The whole incident afforded me matter for reflection. The calling of women to distinct religious vocations, it appears to me, was a part of primitive Christianity; has been one of the most efficient elements of power in the Romish church; obtained among the Methodists in England; and has, in all these cases, been productive of great good. The deaconesses whom the apostle mentions with honor in his epistle, Madame Guyon in the Romish church, Mrs. Fletcher, Elizabeth Fry, are instances which show how much may be done for mankind by women who feel themselves impelled to a special religious vocation.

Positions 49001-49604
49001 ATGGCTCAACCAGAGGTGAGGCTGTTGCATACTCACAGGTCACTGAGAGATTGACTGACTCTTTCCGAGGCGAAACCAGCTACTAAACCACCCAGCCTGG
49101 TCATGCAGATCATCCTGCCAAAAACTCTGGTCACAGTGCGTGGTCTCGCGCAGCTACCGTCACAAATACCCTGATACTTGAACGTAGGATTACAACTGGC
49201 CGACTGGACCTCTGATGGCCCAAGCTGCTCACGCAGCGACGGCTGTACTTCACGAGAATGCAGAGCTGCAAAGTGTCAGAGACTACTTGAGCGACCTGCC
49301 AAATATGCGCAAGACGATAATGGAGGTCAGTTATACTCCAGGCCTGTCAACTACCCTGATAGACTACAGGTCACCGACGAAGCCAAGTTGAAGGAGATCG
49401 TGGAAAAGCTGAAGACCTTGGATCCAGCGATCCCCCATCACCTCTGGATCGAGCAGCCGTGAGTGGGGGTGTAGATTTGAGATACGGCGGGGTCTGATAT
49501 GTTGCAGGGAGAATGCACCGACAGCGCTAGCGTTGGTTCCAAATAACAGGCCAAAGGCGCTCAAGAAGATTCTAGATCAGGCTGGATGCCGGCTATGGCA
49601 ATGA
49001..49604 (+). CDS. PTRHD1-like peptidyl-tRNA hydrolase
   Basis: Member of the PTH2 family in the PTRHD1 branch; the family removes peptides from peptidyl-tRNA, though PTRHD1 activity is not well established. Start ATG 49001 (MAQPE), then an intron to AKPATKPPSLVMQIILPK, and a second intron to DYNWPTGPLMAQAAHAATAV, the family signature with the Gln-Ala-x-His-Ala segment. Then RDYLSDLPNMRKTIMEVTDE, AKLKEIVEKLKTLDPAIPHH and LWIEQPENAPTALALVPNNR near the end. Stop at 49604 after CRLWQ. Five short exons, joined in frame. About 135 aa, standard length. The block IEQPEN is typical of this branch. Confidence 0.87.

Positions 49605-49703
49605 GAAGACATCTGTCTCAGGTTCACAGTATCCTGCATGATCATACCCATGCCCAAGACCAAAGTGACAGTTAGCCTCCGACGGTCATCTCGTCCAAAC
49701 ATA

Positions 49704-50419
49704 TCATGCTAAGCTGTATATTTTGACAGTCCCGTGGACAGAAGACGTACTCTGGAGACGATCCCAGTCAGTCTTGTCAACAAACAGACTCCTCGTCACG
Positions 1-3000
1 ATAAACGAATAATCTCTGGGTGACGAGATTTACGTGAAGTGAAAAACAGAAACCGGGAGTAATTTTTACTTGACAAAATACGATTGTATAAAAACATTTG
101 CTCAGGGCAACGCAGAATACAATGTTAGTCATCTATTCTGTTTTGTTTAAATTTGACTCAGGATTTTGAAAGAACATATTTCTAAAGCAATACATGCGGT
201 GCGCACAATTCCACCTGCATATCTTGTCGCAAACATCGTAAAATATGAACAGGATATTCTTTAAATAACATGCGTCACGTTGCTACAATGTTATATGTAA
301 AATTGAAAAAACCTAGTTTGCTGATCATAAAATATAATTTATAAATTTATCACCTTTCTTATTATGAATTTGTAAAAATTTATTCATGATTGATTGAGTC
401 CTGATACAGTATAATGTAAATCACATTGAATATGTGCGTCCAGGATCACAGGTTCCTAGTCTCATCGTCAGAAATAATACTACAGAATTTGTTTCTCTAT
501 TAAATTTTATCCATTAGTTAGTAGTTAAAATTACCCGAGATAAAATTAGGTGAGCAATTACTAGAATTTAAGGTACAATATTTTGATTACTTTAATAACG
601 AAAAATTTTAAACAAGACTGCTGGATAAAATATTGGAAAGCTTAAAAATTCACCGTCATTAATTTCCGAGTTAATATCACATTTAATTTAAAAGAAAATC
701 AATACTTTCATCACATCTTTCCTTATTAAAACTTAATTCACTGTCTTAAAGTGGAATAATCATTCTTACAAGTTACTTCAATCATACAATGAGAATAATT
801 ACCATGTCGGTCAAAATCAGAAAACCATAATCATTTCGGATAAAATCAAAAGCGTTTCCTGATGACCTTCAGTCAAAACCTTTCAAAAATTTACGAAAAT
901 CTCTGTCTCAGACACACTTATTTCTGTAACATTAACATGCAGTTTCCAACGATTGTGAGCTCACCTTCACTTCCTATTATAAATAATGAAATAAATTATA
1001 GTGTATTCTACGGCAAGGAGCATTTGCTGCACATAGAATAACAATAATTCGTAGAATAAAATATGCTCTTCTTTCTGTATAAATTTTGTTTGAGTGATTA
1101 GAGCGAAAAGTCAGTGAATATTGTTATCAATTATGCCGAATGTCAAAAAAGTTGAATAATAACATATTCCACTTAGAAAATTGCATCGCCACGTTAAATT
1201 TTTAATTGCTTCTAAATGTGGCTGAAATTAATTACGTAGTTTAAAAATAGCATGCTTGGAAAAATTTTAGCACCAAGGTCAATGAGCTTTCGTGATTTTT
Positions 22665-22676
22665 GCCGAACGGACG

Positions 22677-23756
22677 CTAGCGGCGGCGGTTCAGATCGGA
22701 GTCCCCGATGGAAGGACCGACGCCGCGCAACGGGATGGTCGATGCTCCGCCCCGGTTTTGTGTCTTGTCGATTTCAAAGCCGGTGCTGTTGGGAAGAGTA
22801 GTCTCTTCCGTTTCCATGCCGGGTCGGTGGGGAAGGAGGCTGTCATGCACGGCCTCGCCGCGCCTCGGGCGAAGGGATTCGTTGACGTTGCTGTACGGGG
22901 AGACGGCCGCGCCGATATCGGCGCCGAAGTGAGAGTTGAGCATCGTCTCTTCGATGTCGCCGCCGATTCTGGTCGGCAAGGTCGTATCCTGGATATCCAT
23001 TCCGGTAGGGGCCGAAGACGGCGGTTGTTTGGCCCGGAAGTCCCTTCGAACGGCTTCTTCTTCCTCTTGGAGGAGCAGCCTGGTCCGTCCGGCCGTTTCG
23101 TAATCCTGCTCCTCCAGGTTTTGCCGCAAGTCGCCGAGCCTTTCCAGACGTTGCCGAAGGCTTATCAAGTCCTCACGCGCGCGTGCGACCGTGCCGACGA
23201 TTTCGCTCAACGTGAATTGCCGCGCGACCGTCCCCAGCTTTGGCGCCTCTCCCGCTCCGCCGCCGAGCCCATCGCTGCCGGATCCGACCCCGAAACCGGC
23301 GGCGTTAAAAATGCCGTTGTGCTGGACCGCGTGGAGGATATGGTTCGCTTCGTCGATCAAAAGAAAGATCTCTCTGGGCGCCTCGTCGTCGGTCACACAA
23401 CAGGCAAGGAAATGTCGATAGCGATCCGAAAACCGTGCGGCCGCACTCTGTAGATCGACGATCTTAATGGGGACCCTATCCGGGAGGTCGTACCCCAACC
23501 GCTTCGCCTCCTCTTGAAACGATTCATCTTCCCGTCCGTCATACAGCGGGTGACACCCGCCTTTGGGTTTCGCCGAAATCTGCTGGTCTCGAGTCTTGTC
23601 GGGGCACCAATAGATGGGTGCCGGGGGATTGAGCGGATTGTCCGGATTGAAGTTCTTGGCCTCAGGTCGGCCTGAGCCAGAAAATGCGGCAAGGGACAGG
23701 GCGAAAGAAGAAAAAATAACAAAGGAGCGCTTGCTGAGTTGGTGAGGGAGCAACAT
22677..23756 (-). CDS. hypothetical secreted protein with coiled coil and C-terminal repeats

The Bible, which always favors liberal development, countenances this idea, by the instances of Deborah, Anna the prophetess, and by allusions in the New Testament, which plainly show that the prophetic gift descended upon women. St. Peter, quoting from the prophetic writings, says, "Upon your sons and upon your daughters I will pour out my spirit, and they shall prophesy." And St. Paul alludes to women praying and prophesying in the public assemblies of the Christians, and only enjoins that it should be done with becoming attention to the established usages of female delicacy. The example of the Quakers is a sufficient proof that acting upon this idea does not produce discord and domestic disorder. No class of people are more remarkable for quietness and propriety of deportment, and for household order and domestic excellence. By the admission of this liberty, the world is now and then gifted with a woman like Elizabeth Fry, while the family state loses none of its security and sacredness. No one in our day can charge the ladies of the Quaker sect with boldness or indecorum; and they have demonstrated that even public teaching, when performed under the influence of an overpowering devotional spirit, does not interfere with feminine propriety and modesty.